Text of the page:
My son, Samuel, was born May 29, 2014. I was 54 years old and, until then, childless. I have a ten-year-old stepson who came into my life when he was six, and whom I love as my own. But having a baby, and now a toddler, is a whole new world.
My wife lost a baby two years before, so the first sound of Sam’s heartbeat during the ultrasound was thrilling. Then I got to see him born, and watch him take his first breath. His head was smaller than the palm of my hand!
He’s a year old now. He’s starting to make words like Mama, Dada, and Tiger. He can stand while holding on to something, and has stood without support for a few seconds at a time. I have no doubt he’ll be walking soon. But he’s still at the “everything goes in the mouth” stage. One day, he tried to eat the TV remote and shocked his mouth. Another day, he chewed the label off a water bottle and choked on it. He is fascinated with electrical cords, cell phones, computers, and anything electronic. This demands constant supervision. And he wants more attention now. He’s less satisfied playing by himself.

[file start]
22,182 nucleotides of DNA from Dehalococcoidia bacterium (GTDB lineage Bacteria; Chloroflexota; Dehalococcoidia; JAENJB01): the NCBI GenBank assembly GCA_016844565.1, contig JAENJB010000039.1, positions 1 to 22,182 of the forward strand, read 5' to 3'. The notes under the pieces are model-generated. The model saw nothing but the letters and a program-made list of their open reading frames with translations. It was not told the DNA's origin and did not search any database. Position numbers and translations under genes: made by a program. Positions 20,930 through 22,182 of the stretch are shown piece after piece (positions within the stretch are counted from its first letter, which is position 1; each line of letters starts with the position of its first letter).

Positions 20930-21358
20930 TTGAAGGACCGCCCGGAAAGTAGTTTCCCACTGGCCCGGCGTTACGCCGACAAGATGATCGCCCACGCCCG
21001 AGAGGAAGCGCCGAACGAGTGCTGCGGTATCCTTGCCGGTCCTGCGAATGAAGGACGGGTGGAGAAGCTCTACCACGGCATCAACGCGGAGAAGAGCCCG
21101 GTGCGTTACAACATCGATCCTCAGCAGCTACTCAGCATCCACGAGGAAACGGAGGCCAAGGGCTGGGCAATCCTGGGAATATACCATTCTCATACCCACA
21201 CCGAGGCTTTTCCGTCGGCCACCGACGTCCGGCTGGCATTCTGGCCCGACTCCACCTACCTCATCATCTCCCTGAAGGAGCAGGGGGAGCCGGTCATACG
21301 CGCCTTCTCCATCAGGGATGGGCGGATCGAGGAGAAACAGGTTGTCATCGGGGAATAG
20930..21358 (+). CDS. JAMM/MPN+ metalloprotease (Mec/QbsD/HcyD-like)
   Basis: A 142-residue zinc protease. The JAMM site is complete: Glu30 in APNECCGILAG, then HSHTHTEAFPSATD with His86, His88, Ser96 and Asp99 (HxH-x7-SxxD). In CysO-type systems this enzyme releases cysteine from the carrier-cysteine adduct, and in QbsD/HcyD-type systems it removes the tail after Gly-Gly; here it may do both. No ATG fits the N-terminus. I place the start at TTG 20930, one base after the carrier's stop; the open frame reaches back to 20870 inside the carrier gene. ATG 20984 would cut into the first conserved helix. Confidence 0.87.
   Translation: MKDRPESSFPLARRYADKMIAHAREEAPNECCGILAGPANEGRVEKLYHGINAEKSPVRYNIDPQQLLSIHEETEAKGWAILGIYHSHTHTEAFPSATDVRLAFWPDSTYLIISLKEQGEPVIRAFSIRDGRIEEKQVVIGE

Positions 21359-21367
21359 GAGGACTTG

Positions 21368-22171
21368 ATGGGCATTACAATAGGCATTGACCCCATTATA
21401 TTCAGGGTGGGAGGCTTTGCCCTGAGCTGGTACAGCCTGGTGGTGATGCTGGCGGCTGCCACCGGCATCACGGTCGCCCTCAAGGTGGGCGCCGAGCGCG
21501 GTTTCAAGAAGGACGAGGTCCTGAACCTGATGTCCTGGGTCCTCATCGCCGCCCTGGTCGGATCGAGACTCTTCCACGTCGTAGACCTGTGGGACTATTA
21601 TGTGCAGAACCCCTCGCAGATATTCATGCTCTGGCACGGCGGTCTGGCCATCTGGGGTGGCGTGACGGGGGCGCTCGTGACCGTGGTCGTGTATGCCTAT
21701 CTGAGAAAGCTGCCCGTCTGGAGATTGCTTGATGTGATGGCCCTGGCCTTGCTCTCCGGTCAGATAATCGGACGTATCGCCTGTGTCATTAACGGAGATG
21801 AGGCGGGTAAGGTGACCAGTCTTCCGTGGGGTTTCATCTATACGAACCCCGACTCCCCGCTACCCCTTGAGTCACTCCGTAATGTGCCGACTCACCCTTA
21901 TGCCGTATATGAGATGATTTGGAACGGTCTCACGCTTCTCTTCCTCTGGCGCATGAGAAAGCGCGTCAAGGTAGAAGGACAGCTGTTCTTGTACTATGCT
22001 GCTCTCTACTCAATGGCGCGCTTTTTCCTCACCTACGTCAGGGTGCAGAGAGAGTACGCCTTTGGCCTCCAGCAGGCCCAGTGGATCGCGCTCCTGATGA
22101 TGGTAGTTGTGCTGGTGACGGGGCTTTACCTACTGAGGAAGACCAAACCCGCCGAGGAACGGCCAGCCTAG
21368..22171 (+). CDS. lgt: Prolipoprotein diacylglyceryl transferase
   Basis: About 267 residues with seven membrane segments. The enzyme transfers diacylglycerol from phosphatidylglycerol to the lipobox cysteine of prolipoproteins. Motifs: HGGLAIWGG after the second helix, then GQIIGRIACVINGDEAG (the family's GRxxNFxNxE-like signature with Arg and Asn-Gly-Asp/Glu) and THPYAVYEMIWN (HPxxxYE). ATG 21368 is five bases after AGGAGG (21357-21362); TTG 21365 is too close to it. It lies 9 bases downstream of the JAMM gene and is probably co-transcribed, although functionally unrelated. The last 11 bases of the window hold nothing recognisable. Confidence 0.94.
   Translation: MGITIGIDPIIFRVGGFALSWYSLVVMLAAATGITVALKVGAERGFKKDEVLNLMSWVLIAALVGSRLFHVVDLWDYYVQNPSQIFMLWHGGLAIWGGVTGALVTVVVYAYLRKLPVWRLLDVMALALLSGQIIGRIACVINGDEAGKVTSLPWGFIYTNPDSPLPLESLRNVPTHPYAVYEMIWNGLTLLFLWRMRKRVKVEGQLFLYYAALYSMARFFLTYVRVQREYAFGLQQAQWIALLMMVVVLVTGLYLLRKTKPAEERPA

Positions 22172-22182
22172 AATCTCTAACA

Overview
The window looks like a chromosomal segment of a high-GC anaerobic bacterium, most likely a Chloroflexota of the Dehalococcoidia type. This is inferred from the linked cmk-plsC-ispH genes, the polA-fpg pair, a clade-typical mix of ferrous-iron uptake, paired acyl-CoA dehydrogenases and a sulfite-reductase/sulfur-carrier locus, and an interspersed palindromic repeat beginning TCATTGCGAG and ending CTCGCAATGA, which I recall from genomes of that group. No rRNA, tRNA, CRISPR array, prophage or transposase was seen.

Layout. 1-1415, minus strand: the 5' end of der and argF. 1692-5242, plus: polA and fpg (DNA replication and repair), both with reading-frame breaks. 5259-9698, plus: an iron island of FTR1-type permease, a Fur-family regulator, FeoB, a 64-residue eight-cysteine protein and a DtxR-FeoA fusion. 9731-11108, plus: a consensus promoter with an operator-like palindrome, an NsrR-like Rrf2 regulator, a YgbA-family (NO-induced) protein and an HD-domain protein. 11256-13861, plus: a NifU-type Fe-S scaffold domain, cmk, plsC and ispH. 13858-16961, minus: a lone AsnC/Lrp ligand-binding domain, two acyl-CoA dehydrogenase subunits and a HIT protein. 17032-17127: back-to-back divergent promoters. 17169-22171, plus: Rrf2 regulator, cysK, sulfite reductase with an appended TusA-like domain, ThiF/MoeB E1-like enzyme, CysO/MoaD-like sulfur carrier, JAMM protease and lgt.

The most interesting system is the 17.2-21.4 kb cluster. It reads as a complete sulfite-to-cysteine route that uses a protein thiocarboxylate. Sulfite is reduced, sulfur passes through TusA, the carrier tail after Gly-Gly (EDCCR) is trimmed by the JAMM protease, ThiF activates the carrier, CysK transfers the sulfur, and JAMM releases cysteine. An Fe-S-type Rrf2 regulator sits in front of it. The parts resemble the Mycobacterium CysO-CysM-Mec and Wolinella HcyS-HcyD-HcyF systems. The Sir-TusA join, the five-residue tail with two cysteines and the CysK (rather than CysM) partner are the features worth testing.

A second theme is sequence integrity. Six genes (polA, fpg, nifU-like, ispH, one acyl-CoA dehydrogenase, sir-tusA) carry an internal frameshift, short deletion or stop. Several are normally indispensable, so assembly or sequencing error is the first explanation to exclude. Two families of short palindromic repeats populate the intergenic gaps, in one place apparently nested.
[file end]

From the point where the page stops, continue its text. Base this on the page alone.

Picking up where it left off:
I love my son. But fifty-odd years of being childless has made me selfish and set in my ways. I want to do what I want to do, when I want to do it. When I’m inspired to write, I want to write.
Having a child has been a huge adjustment. I can no longer write while I watch him. Which means that sometimes when I am inspired, I can’t write down my thoughts. And often, when I have the time to write, I find myself with nothing to say.
Sometimes I wonder how people with children keep their jobs. But mine is a unique situation. I work at home, so I’m always available but never quite off duty.
I’m told that these things work out over time. I hope so, because my writing has continued to improve, and I look forward to finishing the projects I’m working on. But during this period of adjustment, I still wouldn’t give up my son for anything!